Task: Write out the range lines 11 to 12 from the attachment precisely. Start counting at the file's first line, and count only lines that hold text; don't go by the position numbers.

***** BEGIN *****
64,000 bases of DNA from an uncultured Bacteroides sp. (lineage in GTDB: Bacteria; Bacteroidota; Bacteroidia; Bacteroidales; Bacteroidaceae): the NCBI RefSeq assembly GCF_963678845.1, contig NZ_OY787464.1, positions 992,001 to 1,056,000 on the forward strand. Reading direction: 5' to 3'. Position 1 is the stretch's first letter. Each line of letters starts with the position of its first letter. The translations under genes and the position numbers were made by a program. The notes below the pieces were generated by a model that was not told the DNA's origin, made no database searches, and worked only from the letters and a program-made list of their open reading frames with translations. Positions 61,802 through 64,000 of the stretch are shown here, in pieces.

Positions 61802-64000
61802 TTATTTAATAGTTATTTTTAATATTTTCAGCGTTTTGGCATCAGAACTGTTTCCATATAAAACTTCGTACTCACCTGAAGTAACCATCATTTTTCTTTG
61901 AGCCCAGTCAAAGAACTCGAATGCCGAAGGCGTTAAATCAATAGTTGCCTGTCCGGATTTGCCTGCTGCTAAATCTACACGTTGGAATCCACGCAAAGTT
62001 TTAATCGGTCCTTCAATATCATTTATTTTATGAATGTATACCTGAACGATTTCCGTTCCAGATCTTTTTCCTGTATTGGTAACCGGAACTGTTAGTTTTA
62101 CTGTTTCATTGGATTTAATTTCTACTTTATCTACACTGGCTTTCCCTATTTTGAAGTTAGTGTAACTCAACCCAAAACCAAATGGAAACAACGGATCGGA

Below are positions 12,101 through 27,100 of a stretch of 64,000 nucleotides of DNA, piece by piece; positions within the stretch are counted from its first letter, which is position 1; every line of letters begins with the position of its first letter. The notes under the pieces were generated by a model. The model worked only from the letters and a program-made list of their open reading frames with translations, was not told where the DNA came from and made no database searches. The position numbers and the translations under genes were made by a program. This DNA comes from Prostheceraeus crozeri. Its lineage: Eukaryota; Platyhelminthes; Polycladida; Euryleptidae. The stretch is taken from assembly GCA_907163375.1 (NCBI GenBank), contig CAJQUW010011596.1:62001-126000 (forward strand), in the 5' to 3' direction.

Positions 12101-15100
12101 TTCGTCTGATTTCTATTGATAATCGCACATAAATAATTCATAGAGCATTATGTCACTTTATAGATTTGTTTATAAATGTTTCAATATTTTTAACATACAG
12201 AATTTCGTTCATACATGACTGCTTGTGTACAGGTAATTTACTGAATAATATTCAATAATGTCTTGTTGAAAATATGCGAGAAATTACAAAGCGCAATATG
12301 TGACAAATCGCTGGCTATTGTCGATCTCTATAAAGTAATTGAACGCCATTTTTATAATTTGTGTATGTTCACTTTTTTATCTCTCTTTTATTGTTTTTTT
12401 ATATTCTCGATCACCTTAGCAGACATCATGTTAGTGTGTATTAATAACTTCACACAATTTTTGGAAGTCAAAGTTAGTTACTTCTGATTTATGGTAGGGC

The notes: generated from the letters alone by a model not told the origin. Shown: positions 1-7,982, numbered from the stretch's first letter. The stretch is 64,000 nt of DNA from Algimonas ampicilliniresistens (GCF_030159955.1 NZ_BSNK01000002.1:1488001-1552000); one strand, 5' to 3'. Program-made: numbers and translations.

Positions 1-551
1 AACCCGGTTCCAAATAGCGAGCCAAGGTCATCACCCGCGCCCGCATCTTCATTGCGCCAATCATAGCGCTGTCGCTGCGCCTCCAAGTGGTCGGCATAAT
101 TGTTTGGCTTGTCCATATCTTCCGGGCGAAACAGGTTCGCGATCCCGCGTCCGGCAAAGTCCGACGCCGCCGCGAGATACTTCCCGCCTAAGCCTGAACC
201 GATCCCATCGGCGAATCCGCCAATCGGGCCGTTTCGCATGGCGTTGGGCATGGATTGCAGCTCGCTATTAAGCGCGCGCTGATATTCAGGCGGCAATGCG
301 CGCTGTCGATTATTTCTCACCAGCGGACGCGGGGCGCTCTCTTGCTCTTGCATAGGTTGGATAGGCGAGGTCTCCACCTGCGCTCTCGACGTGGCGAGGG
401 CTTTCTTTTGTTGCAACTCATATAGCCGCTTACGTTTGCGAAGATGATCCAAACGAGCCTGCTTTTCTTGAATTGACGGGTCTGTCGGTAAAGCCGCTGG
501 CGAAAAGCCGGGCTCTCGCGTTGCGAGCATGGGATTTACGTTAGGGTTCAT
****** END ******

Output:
12301 TGACAAATCGCTGGCTATTGTCGATCTCTATAAAGTAATTGAACGCCATTTTTATAATTTGTGTATGTTCACTTTTTTATCTCTCTTTTATTGTTTTTTT
12401 ATATTCTCGATCACCTTAGCAGACATCATGTTAGTGTGTATTAATAACTTCACACAATTTTTGGAAGTCAAAGTTAGTTACTTCTGATTTATGGTAGGGC